How to Keep Unwanted Birds Away from Hummingbird Feeders

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Photograph by Chris Selvig via Flickr

The past few weeks, we’ve been writing about keeping your hummingbird feeders free from pesky ants and flying insects. One of our readers brought up another threat to hummingbird feeders, other birds.

Orioles are known for raiding hummingbird feeders, but they’re not the only ones. Woodpeckers, House Finches and other species tend to invade hummingbird feeders for a chance to drink the sweet nectar. And when these bigger birds eat the nectar, they usually scare away the hummingbirds, which defeats the whole purpose.

So here’s what you can do to protect your hummers from unwanted birds.

Get an oriole feeder, suet feeder and/or seed feeder

One of the best solutions is to simply get more feeders. If you mind having orioles coming to your hummingbird feeders, you can buy feeders especially for them. Oriole feeders are essentially the same as hummingbird feeders, but they can accommodate fruits and jelly as well as nectar. For woodpeckers, you can also put up suet feeders for them to get nutrition. You can do the same thing with other feeders, depending on the species hanging around your hummingbird feeders. Remember to make sure they’re always full, so the birds don’t have to turn to your other feeders for food.

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Opus Glass Hummingbird Feeder

Get a hummingbird feeder without a perch

Small, perchless feeders essentially keep out every bird except hummers because most birds need to perch while eating. A simple feeder like the Opus Glass Hummingbird Feeder requires the birds to be in flight while drinking the nectar. A larger bird like the woodpecker wouldn’t be able to mob the small feeder. You can also trim down the perches on your existing feeders.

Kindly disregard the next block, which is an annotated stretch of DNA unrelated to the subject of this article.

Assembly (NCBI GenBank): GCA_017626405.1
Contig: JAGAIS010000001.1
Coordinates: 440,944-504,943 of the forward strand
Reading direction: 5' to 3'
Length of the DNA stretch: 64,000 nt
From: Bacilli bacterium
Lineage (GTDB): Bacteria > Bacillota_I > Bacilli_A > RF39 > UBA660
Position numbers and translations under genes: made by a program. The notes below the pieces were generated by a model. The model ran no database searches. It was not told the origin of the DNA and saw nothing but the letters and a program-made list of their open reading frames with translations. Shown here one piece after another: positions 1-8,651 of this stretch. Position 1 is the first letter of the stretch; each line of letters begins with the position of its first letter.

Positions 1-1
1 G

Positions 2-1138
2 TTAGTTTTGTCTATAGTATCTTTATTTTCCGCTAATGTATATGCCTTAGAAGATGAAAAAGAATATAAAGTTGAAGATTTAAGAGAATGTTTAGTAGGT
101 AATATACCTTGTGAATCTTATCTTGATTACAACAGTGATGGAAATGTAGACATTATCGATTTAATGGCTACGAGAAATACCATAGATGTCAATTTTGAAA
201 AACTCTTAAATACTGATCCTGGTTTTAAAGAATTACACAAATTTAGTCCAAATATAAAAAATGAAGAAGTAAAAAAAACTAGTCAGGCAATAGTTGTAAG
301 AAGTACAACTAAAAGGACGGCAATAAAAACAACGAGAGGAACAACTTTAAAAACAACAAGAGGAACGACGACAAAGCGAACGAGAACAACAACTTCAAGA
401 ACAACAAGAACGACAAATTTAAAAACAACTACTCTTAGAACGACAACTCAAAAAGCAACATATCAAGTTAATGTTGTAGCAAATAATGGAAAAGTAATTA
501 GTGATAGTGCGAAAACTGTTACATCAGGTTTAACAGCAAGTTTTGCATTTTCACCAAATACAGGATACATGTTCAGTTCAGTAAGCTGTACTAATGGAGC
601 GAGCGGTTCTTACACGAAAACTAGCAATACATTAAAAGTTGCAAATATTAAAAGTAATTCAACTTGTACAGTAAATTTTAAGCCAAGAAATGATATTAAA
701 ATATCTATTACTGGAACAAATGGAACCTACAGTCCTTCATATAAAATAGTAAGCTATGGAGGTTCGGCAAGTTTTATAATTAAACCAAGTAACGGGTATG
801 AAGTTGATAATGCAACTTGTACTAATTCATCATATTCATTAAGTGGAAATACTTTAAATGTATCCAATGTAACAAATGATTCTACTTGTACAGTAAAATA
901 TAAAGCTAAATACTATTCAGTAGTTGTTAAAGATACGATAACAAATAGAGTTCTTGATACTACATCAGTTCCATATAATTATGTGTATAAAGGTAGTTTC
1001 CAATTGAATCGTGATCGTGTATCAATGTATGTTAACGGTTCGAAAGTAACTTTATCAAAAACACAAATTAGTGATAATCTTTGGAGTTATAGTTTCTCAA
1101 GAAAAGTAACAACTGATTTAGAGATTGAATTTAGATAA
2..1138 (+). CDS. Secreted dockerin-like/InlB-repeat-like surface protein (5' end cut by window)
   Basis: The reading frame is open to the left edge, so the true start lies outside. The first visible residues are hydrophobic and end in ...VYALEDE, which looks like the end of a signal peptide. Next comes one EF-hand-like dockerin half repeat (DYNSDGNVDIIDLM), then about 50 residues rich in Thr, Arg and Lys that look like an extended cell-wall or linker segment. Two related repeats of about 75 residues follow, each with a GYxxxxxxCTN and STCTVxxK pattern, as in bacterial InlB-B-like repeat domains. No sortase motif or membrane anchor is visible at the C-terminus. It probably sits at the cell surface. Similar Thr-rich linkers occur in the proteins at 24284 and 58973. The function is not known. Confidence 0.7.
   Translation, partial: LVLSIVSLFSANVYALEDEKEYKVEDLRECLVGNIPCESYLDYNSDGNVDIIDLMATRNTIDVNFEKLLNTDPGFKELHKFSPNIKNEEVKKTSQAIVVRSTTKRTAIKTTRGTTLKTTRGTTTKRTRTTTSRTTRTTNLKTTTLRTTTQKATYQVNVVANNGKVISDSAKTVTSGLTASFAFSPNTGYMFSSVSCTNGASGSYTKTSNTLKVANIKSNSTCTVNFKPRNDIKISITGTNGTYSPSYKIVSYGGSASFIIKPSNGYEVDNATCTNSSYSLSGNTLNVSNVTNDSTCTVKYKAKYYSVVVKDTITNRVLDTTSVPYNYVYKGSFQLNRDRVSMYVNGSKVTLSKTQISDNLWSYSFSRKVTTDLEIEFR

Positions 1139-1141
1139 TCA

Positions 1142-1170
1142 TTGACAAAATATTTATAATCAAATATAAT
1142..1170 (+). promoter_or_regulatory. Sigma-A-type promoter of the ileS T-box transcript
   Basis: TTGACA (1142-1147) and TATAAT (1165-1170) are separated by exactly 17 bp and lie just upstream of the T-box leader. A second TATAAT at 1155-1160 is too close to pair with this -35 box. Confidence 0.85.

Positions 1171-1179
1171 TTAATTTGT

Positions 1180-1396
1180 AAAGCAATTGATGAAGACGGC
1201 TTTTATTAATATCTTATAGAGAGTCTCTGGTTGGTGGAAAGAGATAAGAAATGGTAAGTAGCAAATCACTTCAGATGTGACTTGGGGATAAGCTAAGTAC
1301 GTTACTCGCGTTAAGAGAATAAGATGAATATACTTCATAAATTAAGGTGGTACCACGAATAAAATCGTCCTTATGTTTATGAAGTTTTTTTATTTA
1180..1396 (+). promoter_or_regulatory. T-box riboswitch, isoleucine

Buy or make a bird baffle

Even if the feeder itself doesn’t have a perch, sometimes birds are able to perch on top of the feeder or grab onto the wire that holds it up. You can put a standard baffle or create your own makeshift one out of an old CD.

Separate the feeders

If you have separate feeders for orioles and woodpeckers, but they’re still going to the hummingbird feeders, try separating them. Putting them farther apart will make it less tempting for an oriole to move over and target the hummingbird feeder.

Please let us know any solutions you found.

10 thoughts on “How to Keep Unwanted Birds Away from Hummingbird Feeders”

  1. Owl & Hawk, plastic birds do not work. Owls feed at night and do not hunt during the day. Cooper hawks hunt and do eat small birds, i do not believe they hunt Humming Birds, at least I have never seen a hawk try to catch one.

    1. Oh yes, hawks, do eat hummers. I have seen then come to my feeder and gobble them up. Have even had 2 or 3 at a time sit on the eave of the house waiting for them to show up. Don’t be deceived…they will eat them.

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  3. There some fascinating points in time in this post but I don’t know if I see these center to heart. There may possibly be some validity but I’ll take hold opinion until I explore it further. Superb post , thanks and then we want a lot more! Put into FeedBurner too

  4. I’m not sure where you are getting your information, but great topic.
    I needs to spend some time learning more or understanding more.
    Thanks for wonderful info I was looking for this information for my mission.

  5. Bluebirds are sitting on the two sided post hanger that holds the hummingbird feeders and not only do they chase the hummingbirds and oreoles away but they leave their droppings right on the feeders making them a mess. How can I get them to stop hanging around there.

  6. I have found that if you buy a hummingbird feeder with bee guards on it the other birds can’t drink from it. I like the Perky Pet model with bee guards.

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